So it is probably not quite accurate to talk in terms of the ‘application' of ‘evidence' to teaching; it is altogether a much more interesting and dynamic process, with teachers' structured learning – collective as well as individual – at the core. The knowledge created in this way is not so much accumulated as ‘caught', like fire or laughter (see Gibbons et al . 1994 for a discussion of different modes of knowledge creation). Above all, the knowledge is meaningful because it is being created in the places and contexts where it will be used, challenged and further developed. No wonder that many teachers find engaging in and with research to be a very powerful form of professional learning and development (see, for example, Campbell 2002).
Academic research has perhaps one clear advantage over practitioner research at least at the moment, in that research is a major part of what universities are for – large resources are invested in research, there are prestigious posts and established career paths in research, there are explicit criteria of excellence for research, there are a myriad of learned journals and other outlets for sharing and discussing the results of research, there are processes of peer review for assuring quality of research, and so on.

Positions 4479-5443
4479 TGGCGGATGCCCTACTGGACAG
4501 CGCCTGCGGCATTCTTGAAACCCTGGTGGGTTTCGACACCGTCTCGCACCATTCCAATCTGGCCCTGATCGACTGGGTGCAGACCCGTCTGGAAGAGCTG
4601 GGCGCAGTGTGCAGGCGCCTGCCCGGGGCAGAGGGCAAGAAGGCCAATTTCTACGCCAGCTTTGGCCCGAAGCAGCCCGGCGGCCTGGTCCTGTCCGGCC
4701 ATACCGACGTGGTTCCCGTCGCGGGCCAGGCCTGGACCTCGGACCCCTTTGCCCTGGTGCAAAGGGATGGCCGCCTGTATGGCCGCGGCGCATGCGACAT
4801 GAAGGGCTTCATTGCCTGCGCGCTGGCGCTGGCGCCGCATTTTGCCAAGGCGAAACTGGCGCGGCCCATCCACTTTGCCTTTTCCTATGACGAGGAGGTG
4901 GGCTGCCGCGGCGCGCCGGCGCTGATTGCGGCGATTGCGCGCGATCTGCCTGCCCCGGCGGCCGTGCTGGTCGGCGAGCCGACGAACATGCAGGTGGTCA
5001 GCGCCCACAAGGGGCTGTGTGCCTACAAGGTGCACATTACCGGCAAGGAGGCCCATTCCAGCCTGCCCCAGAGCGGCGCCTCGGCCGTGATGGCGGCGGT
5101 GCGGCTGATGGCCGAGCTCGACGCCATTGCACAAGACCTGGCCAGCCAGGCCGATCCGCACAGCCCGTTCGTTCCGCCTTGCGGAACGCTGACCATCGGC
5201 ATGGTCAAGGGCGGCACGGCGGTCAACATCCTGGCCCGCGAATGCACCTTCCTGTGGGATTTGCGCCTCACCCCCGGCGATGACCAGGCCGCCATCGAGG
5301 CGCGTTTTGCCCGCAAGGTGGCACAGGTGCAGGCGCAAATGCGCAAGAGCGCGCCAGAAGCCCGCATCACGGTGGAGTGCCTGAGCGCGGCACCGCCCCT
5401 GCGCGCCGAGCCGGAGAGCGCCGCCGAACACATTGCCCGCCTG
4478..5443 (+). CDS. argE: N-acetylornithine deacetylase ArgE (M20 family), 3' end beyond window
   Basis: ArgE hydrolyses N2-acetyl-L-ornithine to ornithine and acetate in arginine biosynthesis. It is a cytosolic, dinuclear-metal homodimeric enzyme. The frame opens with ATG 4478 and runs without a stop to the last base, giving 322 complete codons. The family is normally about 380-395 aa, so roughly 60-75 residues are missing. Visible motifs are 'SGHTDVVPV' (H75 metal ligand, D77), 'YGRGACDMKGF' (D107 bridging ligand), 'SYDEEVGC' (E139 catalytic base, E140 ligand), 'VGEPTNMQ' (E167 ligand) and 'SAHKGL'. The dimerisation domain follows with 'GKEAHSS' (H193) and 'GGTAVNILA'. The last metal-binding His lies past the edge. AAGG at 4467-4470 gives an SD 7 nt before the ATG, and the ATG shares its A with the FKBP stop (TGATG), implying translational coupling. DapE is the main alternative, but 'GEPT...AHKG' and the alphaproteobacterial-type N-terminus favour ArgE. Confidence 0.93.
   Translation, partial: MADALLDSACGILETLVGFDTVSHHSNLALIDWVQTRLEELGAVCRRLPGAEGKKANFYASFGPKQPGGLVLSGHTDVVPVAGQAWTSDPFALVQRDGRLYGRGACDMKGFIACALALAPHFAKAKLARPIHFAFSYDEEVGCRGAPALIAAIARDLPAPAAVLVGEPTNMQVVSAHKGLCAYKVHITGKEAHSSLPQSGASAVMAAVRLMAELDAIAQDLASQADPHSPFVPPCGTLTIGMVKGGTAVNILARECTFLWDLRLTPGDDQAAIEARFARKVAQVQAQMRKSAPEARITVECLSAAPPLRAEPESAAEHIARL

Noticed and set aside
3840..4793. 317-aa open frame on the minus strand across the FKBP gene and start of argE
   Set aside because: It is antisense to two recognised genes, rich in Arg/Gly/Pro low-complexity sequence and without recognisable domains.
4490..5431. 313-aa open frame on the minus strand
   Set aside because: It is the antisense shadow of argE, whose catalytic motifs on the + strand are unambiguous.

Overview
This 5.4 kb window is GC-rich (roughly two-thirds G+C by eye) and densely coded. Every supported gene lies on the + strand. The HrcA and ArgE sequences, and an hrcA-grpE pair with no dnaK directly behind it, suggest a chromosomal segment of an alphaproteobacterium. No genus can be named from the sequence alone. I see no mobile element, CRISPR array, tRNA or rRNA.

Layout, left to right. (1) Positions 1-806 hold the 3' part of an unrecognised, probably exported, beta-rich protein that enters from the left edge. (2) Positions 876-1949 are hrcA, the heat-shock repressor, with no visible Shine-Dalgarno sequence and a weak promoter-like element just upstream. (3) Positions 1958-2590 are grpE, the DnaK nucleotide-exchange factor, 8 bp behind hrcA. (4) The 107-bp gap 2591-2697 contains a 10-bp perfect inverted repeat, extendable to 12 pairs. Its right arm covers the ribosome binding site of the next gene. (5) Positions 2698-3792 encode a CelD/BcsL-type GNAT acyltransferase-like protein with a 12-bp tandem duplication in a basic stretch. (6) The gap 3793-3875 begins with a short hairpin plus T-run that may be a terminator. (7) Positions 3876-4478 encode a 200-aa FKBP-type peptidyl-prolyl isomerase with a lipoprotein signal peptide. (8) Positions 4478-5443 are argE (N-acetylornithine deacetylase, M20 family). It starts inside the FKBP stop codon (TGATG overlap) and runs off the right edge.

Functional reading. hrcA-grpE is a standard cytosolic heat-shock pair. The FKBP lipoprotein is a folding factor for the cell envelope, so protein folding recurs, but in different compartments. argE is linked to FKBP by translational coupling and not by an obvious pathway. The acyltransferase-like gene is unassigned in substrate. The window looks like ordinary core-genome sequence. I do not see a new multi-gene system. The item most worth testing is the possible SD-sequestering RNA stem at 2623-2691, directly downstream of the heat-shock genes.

But school-based research may, in the long run and if we do the right things to support it at a national level, have one distinct advantage over university research, in that it can capitalise on ‘live' professional expertise as well as systematised research-based knowledge. Professional expertise is situated, subtle, sophisticated, complex, fluent, intuitive and holistic, and for those reasons hard to systematise in any comprehensive way. As one writer has pithily put it, ‘the chances of the expert [teacher] being already familiar with the system-based knowledge will be high, the chances of the system capturing most of the expert-based knowledge near to zero' . (Eraut 2004)
Hagger and McIntyre expand the issue like this:
…research-based knowledge about teaching can take us only a limited way towards an understanding of good practice… The idea of a ‘technology of teaching', with scientifically established rules of good practice which teachers would be obliged to follow, is not attractive. But the idea is not simply unattractive; it is also wrong. Its success would have to depend on there being a body of totally reliable and generalizable scientific laws by which one could predict the effects upon pupils' thinking and learning of whatever teachers did. Not only would this body of scientific knowledge have to be immense…; it would also have to be as precise and reliable as… Newtonian physics... (Hagger and McIntyre, 2006)
Instead (they say):
What we have (and could usefully have much more of) is evidence about how the practices of teachers seem to make systematic differences to the attainments of their pupils. It is evidence about good practice, evidence from which teachers [and others] could very usefully learn . (ibid., my insert)